Childcare in Malaysia
Childcare in malaysia
What more can we say? There is a high demand for quality childcare in Malaysia. Statistics show that 14% of the population can afford quality childcare but the supply is still less than the demand.
Safety in Childcare – Global Issue
Parents are more concerned of safety and security of their children. The safety and security issue again? I guess this concern is global. Read this recent news report.
PRE-SCHOOL PROBE Police investigation into ‘serious incident’ involving child at private nursery
POLICE have launched an investigation into a ‘serious’ incident involving a child at a nursery.
One person has been arrested and released on bail after an allegation was made at the Jack and Jill nursery school in Torquay, Devon. Police said the family of the child had reported the matter.
Letters have been sent to the parents of 52 pupils at the nursery. Devon and Cornwall Police said: “Police are investigating allegations of a recent incident at Jack and Jill Nursery, Torquay.
“The family of the child involved is aware and reported the matter to police.”
One person has been arrested in connection with this incident and has since been released on police bail until 27th August.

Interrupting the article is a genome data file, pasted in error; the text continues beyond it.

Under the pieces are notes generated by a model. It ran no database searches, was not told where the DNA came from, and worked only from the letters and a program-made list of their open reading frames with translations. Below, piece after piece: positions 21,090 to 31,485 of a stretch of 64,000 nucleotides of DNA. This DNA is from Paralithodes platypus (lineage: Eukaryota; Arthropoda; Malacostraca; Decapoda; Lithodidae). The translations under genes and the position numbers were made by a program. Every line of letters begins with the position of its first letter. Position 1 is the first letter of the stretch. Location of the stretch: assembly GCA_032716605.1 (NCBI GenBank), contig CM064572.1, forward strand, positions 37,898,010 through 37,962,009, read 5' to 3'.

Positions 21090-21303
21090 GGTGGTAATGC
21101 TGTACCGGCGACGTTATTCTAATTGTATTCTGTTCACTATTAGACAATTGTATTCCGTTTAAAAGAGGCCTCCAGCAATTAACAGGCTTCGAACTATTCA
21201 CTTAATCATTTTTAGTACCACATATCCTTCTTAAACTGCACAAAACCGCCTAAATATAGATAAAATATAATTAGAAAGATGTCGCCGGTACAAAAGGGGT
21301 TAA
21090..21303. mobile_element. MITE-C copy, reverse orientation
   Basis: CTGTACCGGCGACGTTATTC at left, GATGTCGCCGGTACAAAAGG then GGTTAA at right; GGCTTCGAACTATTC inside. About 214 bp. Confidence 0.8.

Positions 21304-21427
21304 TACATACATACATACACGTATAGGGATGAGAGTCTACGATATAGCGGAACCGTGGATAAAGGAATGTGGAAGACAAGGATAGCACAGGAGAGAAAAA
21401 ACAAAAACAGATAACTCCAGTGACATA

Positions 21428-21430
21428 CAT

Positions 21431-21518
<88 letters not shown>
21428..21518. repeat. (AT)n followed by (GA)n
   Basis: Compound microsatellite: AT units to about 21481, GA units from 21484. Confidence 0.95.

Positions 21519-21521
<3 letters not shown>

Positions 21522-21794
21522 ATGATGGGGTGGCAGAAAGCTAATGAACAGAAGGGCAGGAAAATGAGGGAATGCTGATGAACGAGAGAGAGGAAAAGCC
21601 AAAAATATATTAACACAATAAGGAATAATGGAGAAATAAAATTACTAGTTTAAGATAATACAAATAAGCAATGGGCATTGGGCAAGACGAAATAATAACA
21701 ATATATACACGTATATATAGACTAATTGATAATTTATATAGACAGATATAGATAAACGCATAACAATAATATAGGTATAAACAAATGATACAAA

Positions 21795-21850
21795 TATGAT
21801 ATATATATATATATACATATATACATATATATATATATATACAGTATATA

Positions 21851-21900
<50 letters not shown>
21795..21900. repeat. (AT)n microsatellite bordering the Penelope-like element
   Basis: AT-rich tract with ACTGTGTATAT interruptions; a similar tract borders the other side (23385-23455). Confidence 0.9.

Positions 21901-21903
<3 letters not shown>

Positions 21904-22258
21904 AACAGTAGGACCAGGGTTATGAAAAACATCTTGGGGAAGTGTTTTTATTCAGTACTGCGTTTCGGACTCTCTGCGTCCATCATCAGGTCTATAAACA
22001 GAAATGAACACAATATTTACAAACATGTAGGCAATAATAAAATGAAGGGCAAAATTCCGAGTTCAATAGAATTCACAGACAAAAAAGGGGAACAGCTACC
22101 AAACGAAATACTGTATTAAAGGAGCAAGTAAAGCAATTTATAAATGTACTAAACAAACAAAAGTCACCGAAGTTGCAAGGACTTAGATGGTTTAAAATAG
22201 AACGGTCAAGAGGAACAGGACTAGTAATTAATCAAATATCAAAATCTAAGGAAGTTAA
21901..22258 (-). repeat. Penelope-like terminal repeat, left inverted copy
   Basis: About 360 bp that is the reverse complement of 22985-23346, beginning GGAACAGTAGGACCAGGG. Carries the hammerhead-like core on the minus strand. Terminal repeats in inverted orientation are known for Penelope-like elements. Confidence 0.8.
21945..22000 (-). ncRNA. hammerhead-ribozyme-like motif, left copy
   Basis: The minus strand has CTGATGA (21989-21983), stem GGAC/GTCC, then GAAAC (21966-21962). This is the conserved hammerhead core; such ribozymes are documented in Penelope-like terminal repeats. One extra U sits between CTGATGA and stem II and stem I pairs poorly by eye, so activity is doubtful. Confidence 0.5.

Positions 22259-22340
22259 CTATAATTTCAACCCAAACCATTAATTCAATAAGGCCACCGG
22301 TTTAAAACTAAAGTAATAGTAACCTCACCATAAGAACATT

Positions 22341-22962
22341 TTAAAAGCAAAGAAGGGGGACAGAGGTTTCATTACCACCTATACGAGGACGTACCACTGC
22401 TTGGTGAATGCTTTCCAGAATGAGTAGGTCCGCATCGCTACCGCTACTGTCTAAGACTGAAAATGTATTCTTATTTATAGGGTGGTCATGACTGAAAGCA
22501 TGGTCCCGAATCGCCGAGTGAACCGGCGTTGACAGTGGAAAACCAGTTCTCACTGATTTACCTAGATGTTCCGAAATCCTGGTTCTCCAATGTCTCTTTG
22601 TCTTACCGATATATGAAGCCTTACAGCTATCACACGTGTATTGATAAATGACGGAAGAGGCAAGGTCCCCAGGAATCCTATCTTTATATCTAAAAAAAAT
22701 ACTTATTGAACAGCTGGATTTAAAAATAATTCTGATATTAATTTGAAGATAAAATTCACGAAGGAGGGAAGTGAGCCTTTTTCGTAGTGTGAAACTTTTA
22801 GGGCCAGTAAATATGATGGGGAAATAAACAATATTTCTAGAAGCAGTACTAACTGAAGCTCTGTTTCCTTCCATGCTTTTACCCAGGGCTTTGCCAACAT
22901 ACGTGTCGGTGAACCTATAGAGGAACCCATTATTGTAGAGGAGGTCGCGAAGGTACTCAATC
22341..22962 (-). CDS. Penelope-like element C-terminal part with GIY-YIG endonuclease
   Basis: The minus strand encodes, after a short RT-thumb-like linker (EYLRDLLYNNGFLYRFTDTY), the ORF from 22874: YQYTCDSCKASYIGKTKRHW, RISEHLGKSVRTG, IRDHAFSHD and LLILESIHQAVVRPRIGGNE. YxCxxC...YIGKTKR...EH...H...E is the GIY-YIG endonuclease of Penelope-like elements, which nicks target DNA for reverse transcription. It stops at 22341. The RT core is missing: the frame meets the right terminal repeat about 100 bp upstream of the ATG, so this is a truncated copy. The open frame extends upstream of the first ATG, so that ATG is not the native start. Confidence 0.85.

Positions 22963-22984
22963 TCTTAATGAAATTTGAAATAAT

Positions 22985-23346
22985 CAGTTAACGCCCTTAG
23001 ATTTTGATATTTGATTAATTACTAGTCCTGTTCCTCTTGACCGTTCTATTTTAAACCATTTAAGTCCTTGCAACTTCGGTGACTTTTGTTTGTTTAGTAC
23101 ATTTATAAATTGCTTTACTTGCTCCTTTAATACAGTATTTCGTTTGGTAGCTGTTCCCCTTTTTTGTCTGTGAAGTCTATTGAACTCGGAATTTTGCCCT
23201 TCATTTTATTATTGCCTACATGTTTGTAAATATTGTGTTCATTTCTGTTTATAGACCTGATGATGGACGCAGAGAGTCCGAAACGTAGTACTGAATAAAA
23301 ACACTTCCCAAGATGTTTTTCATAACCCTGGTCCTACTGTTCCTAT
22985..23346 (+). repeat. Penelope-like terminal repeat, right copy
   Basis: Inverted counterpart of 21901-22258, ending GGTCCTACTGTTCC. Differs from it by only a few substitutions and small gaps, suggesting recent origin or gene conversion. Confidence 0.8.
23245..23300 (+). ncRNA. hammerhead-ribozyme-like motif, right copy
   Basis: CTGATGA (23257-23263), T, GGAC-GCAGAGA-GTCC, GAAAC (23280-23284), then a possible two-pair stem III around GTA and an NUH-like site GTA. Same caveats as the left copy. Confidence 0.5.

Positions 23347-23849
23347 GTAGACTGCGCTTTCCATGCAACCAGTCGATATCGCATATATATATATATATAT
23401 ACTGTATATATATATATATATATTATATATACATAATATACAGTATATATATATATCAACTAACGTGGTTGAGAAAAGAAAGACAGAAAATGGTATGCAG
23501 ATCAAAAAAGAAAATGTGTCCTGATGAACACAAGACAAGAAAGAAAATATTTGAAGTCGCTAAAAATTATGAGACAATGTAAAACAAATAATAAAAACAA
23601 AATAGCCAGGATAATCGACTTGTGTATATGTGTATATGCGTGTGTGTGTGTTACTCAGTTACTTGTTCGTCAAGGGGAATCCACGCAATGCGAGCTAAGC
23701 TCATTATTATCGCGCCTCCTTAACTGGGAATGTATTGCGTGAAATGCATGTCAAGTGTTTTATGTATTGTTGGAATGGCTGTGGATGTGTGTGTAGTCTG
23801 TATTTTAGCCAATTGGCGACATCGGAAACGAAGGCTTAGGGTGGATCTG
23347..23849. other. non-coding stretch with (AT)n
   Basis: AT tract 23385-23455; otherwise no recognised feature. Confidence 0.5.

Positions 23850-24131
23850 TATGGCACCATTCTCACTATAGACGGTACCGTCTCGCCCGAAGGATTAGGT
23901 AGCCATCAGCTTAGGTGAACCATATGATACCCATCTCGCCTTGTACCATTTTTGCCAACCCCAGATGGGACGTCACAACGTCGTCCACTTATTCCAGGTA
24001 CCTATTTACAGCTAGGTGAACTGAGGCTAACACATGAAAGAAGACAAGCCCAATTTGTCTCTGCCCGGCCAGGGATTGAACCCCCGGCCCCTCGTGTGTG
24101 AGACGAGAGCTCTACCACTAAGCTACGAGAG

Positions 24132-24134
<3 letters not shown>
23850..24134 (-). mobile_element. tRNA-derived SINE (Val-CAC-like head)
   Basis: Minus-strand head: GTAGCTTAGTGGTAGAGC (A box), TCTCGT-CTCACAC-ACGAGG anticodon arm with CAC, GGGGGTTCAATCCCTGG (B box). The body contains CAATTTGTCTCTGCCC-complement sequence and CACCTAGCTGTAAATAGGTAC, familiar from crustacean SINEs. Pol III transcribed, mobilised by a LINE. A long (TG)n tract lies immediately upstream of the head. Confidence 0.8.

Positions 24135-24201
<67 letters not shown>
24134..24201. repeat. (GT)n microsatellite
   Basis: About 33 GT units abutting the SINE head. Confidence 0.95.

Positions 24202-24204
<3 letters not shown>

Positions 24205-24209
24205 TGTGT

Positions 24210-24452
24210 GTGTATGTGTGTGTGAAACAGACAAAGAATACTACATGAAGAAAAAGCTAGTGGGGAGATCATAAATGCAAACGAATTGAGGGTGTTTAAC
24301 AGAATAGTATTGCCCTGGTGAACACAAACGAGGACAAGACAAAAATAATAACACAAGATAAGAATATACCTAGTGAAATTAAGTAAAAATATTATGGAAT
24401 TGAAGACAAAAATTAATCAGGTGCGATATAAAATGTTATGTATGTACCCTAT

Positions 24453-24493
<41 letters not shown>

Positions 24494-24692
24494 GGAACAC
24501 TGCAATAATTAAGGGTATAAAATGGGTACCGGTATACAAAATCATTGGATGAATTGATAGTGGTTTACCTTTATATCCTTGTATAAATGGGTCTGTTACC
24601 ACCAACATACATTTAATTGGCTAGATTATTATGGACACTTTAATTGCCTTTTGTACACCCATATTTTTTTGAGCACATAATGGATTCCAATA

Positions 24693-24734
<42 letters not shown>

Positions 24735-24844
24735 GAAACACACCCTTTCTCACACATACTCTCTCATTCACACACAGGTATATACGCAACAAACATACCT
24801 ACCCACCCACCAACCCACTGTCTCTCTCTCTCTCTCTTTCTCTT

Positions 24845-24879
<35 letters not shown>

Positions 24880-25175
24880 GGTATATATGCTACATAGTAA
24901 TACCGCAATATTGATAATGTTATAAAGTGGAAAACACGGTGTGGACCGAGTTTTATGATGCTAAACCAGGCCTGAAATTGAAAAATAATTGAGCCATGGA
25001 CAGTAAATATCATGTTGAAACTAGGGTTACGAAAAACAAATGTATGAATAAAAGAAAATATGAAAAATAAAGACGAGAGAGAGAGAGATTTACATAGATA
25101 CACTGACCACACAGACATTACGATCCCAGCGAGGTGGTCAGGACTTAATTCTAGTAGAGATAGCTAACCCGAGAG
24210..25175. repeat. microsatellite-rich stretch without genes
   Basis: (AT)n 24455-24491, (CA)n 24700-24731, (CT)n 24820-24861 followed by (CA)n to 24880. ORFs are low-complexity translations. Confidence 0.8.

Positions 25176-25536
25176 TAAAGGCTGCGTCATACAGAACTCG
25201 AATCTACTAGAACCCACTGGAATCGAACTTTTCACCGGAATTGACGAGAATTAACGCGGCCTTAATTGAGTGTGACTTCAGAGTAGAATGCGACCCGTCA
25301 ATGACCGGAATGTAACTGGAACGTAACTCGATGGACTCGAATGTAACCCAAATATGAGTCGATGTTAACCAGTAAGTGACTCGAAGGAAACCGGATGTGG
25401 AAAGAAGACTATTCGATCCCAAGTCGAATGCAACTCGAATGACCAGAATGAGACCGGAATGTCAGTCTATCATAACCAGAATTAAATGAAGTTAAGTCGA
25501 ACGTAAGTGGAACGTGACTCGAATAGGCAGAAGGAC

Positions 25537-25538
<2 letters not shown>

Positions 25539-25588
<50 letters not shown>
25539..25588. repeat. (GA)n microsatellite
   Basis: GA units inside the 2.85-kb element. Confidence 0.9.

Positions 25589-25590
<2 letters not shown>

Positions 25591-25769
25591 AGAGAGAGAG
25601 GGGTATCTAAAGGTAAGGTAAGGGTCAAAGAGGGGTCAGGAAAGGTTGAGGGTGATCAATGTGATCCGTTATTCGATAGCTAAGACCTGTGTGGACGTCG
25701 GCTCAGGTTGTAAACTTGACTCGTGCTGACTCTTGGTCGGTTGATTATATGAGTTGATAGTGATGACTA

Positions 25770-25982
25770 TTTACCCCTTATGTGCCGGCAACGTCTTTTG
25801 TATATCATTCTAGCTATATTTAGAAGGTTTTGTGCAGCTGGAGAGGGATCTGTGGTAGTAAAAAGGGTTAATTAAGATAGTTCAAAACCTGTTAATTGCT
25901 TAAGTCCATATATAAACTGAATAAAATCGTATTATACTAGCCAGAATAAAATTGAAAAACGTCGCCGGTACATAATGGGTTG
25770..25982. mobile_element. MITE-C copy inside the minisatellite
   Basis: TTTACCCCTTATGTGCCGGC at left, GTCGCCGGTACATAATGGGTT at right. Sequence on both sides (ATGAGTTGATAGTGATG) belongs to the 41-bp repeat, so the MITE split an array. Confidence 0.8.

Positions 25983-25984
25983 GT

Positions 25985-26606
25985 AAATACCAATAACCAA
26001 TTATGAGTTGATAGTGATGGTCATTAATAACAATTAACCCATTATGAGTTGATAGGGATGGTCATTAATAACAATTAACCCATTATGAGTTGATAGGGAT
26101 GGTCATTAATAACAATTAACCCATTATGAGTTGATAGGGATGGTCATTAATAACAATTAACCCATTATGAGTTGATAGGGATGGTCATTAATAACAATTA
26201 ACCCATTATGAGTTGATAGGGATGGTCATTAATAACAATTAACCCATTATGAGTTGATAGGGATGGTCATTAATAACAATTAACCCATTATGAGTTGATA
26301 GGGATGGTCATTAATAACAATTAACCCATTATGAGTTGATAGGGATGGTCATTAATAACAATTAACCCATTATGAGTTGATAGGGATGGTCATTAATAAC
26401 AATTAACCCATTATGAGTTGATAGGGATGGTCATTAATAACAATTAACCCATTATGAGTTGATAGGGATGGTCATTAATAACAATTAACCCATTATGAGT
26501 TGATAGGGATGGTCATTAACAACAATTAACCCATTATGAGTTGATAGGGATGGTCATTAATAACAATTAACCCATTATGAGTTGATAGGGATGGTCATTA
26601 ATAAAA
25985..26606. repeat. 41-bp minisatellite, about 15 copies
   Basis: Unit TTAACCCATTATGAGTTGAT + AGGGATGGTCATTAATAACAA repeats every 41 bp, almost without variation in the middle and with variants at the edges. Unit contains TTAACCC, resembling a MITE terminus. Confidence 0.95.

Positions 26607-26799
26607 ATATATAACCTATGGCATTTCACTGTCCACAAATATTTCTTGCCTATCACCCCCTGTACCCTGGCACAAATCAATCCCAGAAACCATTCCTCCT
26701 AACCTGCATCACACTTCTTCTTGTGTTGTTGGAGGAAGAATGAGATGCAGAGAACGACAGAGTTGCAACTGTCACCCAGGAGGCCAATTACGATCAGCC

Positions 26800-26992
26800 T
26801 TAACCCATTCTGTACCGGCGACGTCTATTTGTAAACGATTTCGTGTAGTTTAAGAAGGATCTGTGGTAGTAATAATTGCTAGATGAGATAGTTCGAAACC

Affordable, Quality Childcare Out of Reach
The other consideration is always affordability. There is just that much in our household budget to prioritise expenditure. I guess, baby and children gets top priority. Don’t you think so?
Read this news report.
KUALA LUMPUR: PARENTS are caught between a rock and a hard place when it comes to balancing childcare and financial stability. Speaking to a few parents, the New Sunday Times has found that although some parents want professional care and education for their children the moment they are born, financial constraints or convenience often lead parents to send their children to unregistered home-based babysitters. Some parents also send their children to unregistered nurseries despite knowing the risks.
A Tough Decision on Childcare